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3/11/2008
Interim report highlights cross-border program shortcomings

The cross-border program with Mexico isn’t living up to its billing according to an interim report on the program issued by the Department of Transportation Office of Inspector General.

Despite numerous assurances and estimates presented to Congress by the Department of Transportation, six months into it the program is lacking in participation and oversight, according to the March 10 Inspector General’s report.

“This reports confirms what OOIDA has said all along, this DOT is long on talk and short on follow-through when it comes to the cross-border program,” said Rick Craig, OOIDA director of regulatory affairs.

The report states that participation in the program is lower than expected. In fact, the participation is so low that “no reliable statistical projections regarding safety attributes can be made at this point,” according to the report.

Initially, DOT officials envisioned that 100 carriers would participate in the program. The OIG report points out that only 19 Mexican carriers had been granted authority at the six-month anniversary of the start of the program, and one of those carriers had since dropped out of the program.

The report indicates that 28 more carriers are qualified to participate in the program, but they have not filed the required proof of insurance to run in the U.S. If those carriers receive final approval to operate as part of the program, the OIG report points out that would only be 47 companies participating in the program – less than half of the initial goal of 100 companies.

“This comes as no real surprise given that truckers in both the U.S. and Mexico are not in favor of this program,” Craig said. “Big business is the only group pushing for this program to continue.”

The Mexican companies currently participating in the program completed only 247 trips beyond the border zone into the U.S. within the first six months of the program. However, the program participants have made 3,680 trips into the U.S. total.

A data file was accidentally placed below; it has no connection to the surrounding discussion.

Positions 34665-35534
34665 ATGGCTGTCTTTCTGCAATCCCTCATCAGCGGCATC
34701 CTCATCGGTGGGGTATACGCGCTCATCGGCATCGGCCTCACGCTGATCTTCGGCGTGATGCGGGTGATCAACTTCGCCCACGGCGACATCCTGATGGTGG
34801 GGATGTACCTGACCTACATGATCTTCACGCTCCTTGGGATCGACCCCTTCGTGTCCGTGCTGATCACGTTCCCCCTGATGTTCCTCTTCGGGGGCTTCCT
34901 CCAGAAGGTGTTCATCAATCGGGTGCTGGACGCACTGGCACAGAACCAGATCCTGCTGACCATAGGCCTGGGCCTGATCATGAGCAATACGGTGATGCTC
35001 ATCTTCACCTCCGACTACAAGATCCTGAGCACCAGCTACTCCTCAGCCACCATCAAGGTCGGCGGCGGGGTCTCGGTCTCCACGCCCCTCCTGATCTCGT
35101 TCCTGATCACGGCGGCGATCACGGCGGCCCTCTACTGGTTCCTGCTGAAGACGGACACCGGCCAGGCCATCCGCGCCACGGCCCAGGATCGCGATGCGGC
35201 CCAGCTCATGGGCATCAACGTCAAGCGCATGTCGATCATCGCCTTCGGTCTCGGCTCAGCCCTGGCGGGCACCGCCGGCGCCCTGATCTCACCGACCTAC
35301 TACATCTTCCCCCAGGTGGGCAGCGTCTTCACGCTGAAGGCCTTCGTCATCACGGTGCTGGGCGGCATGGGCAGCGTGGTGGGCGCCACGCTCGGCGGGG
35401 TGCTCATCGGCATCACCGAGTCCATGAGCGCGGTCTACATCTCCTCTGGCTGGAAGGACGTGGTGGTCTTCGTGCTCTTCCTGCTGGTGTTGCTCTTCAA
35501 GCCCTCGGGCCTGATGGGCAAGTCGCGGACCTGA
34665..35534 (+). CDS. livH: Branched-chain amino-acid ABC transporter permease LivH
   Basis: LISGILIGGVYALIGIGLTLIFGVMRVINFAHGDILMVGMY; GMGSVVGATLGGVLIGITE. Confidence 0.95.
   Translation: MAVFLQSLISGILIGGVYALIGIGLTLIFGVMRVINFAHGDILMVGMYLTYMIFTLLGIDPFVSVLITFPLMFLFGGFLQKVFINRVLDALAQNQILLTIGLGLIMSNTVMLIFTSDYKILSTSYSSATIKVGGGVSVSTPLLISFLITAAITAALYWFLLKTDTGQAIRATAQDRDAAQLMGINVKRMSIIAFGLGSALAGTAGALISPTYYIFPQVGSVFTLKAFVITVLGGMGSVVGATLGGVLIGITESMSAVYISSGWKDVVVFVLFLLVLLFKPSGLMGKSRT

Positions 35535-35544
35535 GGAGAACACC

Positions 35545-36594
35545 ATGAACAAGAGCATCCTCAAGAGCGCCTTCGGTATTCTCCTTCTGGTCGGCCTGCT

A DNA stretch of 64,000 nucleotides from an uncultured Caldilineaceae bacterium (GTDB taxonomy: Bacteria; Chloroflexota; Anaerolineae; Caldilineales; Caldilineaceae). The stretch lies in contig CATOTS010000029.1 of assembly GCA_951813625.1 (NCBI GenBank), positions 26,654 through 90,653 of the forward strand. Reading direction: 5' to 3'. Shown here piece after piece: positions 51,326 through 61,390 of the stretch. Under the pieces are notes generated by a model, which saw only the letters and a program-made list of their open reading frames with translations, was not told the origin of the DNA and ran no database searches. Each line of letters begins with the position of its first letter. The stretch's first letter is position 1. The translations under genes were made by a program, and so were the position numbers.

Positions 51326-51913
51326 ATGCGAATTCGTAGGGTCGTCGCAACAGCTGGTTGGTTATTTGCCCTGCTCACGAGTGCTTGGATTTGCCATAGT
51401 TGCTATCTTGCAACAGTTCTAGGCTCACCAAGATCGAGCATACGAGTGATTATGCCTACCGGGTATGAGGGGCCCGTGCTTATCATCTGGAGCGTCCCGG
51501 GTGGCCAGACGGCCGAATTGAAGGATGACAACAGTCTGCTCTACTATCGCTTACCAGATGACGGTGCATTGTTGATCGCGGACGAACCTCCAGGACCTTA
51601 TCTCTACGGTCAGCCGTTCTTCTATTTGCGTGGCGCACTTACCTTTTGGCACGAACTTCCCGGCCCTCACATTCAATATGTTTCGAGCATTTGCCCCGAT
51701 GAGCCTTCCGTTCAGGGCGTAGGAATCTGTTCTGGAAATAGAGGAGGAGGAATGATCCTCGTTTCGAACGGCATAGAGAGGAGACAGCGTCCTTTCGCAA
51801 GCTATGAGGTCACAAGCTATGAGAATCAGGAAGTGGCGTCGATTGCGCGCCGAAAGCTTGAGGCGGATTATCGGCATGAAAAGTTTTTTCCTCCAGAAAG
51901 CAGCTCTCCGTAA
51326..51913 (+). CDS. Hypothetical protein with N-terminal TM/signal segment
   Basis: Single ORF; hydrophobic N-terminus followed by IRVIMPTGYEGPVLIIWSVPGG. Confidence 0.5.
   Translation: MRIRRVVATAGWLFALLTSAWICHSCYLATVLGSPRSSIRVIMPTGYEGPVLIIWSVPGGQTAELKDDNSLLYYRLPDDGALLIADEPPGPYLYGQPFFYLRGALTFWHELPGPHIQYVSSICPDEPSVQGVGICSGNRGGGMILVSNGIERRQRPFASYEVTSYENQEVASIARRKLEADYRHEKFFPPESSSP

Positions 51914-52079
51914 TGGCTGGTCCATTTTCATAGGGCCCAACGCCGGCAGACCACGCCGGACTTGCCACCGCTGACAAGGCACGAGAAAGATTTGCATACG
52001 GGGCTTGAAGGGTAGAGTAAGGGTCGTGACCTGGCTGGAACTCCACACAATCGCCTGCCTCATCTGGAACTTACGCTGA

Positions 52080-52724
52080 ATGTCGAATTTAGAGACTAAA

Each truck that is participating in the program is supposed to be inspected every time it enters the U.S. According to the Inspector General’s report, however, that may very well not be happening at this point. The inspections are to include the equipment and the driver’s records and his or her ability to demonstrate English proficiency.

The Federal Motor Carrier Safety Administration developed 25 site-specific border crossing plans in conjunction with the U.S. Customs and Border Protection personnel to carry out the checks at the border.

“According to an FMCSA official, FMCSA is still gathering information for this control, and is exploring other methods to verify that every Mexican truck and driver is checked at the border,” the report states.

“Until FMCSA implements a quality control check using CBP, or another valid source of data, to establish a baseline for the number of crossings, like FMCSA, we will have no assurances that all checks are being conducted as required.”

Craig said inspections at the border have been of huge concern to the Association, even before the cross-border program was initiated.

“Research by OOIDA has revealed serious flaws in the inspection processes at the border,” Craig said. “Statistics within FMCSA’s own databases prove that many out-of-service violations are ignored and trucks are allowed to enter the U.S. when they should be put out-of-service.

“Now we’re seeing that the promise to inspect every truck every time it enters the U.S. is just more rhetoric out of the Department of Transportation,” Craig said.

The report points out that in the investigation the Inspector General’s office found 44 crossing records that had incomplete responses such as stating “not applicable” for recording a primary CVSA decal number or leaving blank the space for English language proficiency testing.

The report noted that previous deficiencies with the Mexican conviction database – a database intended to track traffic convictions of Mexican drivers occurring in the U.S. – had been remedied. States that had previously not entered information into the database, or entered it incorrectly, have since corrected the omissions and errors according to the report.

DOT officials also promised members of Congress that participating trucks in the program would be tracked with global positioning systems. The report states that 82 units had been installed as of Feb. 21, and plans were being finalized for an additional 19 units.

However, the report did not review any data that had been captured by the currently functioning GPS units.

– By Jami Jones, senior editor
jami_jones@landlinemag.com

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